Kirchoff's Loop Rule--Direction of Current?
I came across this question, and it really confused me-- how does the current decide which direction it goes?
The pictures are attatched below.
The first picture is of the original questions. It gives two scenarios, and asks you what the value...
my apologies, I thought i did upload the picture.
But you got the gist of the problem from the without the picture anyways.
Unit check, the fundamental approach to going over problems---why didn't I think of that?
I do understand the cosθ, thx for asking
Thank you for taking the time to...
so, what would be another example of "infinite" density?
why would a surface charge distribution not have "finite" density? is it because that a surface has no volume?
Homework Statement
"as long as the volume charge density is finite (which is not true of surface charge distributions or point charges), the electric field is continuous.
Homework Equations
The Attempt at a Solution
I know that for surface charges distributions and point charges...
calculating electric fields due to continuous charge distributions?
a question I came across doing some electric field questions, and the answer was really confusing.
Homework Statement
Charge is distributed along a linear semicircular rod with a linear charge density λ as in picture...
Homework Statement
A mass m hanging on a spring oscillates vertically. If the equilibrium point of the oscillation is a distance d below the relaxed length of the spring and if the amplitude of the oscillation is A, what is the maximum kinetic energy of the oscillation?
[b]2. Homework...
this is another conceptual question, so sorry for not following the template.
I thought that angular frequency and angular velocity shouldn't be the same thing, but after going through some of the forum threads, there was the idea: "the only difference between angular frequency and angular...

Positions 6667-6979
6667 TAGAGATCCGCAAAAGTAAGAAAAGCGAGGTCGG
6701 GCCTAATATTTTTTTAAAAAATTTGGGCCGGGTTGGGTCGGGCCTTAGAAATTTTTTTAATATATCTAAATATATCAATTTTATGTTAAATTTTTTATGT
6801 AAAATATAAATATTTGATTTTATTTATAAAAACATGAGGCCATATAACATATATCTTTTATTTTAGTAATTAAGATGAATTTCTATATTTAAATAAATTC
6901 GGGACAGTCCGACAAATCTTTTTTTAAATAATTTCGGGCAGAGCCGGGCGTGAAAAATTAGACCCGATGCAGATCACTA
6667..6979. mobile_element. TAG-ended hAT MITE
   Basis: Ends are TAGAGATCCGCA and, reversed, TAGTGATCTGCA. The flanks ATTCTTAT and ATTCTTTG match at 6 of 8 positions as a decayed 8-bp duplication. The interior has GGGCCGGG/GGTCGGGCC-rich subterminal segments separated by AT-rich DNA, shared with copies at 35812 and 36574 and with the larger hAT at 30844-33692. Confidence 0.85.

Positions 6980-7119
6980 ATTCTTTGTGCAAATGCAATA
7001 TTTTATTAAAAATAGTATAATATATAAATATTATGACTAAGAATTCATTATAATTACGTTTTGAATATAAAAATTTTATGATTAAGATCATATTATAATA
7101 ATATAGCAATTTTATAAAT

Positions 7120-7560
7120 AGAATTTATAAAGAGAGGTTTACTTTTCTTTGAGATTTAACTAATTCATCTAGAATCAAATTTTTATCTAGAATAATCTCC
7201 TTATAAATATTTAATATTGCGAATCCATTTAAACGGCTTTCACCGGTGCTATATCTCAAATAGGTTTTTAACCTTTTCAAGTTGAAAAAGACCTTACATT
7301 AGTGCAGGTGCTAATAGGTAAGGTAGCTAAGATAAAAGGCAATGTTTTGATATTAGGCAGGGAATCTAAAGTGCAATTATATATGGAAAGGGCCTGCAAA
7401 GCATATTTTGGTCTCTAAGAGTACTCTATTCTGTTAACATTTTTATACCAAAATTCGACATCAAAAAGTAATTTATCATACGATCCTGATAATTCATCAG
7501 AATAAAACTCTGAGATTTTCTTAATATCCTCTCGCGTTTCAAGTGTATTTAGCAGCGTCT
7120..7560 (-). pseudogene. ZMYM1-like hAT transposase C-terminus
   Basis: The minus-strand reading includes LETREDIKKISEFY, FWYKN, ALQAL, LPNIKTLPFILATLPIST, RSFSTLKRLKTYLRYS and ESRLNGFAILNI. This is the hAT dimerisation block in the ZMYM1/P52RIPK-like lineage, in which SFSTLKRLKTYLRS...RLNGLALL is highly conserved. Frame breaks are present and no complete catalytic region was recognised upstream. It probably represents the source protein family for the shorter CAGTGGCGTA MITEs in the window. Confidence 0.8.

bingo.
I think i get it a lot better now.
one last question---
if an object was rolling without slipping at constant speed on a surface with friction, it wouldn't experience any friction at all, but this situation isn't possible, because as long as an object is rolling on a surface with...
ok, I get this, thank you.
so even on a surface with friction, as long as the object is rolling without slipping at a constant speed, there is no friction between the object and the surface, because there is no relative motion at the point of contact?
wait. but at the point of contact...
yes, there is no relative motion between the object and the surface, but wouldn't there be static friction, or at least some sort of external torque to keep the object spinning?
or maybe you're right, i can understand that no relative motion means no friction, but then how would we use friction...
sorry, this is is a general question about a conceptual definition I read in my textbook, i hope that's ok.
"an object that rolls without slipping at a constant velocity over a surface with friction experiences no frictional force"
is this true?
i understand that on a frictionless surface, the...